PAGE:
Is it reasonable to negotiate rent price with a landlord? Would signing a longer lease help?

Asked by Andrew Wilkinson, San Francisco, CA Tue Feb 28, 2012

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HRG Property…, Other Pro, Acworth, GA
Wed Feb 6, 2013
Usually private landlords will negotiate a lower rate for a longer lease, but usually not too much.
0 votes
Aaron Mtuanwi, Agent, Conyers, GA
Wed Feb 29, 2012
I am sure signing a longer lease would help.
I am few of those that believe everything is negotiable.
It all depend on who is doing the negotiations and what terms are used/included in the negotiation.
0 votes
Don Tepper, Agent, Burke, VA
Tue Feb 28, 2012
Yes and yes, as Dave says.

There are various ways to negotiate a lease with a landlord. Many/most would much prefer a longer lease, and so many likely would give you a break on the price. Agreeing to handle minor repairs yourself is another way. Agreeing to automatic withdraws from your checking account when the rent is due is possibly another.

Basically, anything that can make the landlord's life easier or simpler is a possible negotiating point.

Hope that helps.
0 votes
Richard Burt…, Other Pro, Alpharetta, GA
Tue Feb 28, 2012
Hi Andrew,

Speaking from a Property Managers point of view... You can always negotiate rent. Many times there is some leeway built into our owner agreements.

Depending on the area, we are getting multiple rental offers and the days on market is not long.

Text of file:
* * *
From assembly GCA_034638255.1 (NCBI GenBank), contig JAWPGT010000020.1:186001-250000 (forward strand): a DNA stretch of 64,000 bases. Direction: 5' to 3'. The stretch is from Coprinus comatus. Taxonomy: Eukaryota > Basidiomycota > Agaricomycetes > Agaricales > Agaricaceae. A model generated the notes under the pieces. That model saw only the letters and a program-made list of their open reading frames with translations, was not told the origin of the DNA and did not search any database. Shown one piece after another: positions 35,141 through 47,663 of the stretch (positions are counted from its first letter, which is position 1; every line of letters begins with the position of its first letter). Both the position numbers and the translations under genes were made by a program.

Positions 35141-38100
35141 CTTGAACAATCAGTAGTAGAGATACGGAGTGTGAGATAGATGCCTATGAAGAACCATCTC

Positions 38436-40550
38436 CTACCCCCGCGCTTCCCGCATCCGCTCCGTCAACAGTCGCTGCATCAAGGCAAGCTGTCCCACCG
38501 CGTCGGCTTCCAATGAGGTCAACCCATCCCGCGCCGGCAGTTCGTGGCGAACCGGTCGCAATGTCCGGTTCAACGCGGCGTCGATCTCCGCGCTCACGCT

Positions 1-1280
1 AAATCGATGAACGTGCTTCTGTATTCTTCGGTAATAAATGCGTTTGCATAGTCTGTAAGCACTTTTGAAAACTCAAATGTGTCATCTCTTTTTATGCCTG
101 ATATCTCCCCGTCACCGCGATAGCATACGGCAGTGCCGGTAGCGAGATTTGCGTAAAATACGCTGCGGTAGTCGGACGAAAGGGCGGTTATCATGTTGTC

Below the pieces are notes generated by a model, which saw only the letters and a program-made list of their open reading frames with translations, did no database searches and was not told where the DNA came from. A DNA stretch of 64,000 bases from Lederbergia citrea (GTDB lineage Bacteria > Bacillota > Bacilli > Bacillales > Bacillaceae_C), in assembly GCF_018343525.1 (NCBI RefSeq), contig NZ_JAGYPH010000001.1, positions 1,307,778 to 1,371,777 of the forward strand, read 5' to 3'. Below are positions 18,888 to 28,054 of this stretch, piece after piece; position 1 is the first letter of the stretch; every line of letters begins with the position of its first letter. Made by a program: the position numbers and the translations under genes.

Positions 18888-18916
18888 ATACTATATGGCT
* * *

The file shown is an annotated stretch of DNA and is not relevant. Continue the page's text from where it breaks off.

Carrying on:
The downside to asking for a longer lease, it locks you in as well. If you have to move early and break your lease it will cost you. We just had that situation with a high end rental, they asked for an 18 month extension and broke the lease with one year left on it. They had to pay an additional 3 months rent.

If you have any questions, call me at 678-488-0183. Be glad to help
0 votes
KW Turtle Gr…, Agent, Decatur, GA
Tue Feb 28, 2012
Most definitely! David is right on the money.

One note about renting. Lately, everyone fancies themselves an investor/landlord. As much checking as they do into your background, I'd recommend doing the same with your landlord. At least google them or ask for references. There is nothing worse than being in a rental situation, having something break and getting no response from the landlord. You can never be too careful!

Best of luck,

Jayson Janowski
0 votes
Jeffrey K. C…, Agent, Hiram, GA
Tue Feb 28, 2012
Yes its reasonable to negotiate a lower monthly rental. It just has to be a win win for all parties. The same can be said for extended leases. It just has to be a win win.
0 votes
David Herren, Agent, Atlanta, GA
Tue Feb 28, 2012
Yes and yes. Offering a longer lease means less vacancy time and advertising expense for the landlord, so it is reasonable to ask for part of those savings to be passed on to you.
Web Reference:  http://bestatlproperties.com
0 votes
J Brian Craw…, Agent, Decatur, GA
Tue Feb 28, 2012
You can always try to negotiate and signing a longer lease is a great incentive for the landlord. In my market rentals are not on the market for a long time. Some homes/condos are leased within hours of being "on the market"
0 votes
Priscilla Ha…, Agent, Powder Springs, GA
Tue Feb 28, 2012
Hi Andrew, it would depend on each landlord and their reason for renting. In most cases, the terms of any contract are negotiable. Some landlords may find a longer lease appealing and others may find the higher rent rate appealing. There's no set standard or criteria, it just depends on that particular Landlord.
0 votes
Adrian Provo…, Agent, Atlanta, GA
Tue Feb 28, 2012
Negotiation is always reasonable, but isn't always necessary. Signing a longer lease would only make sense if it was mutually beneficial for both parties involved.
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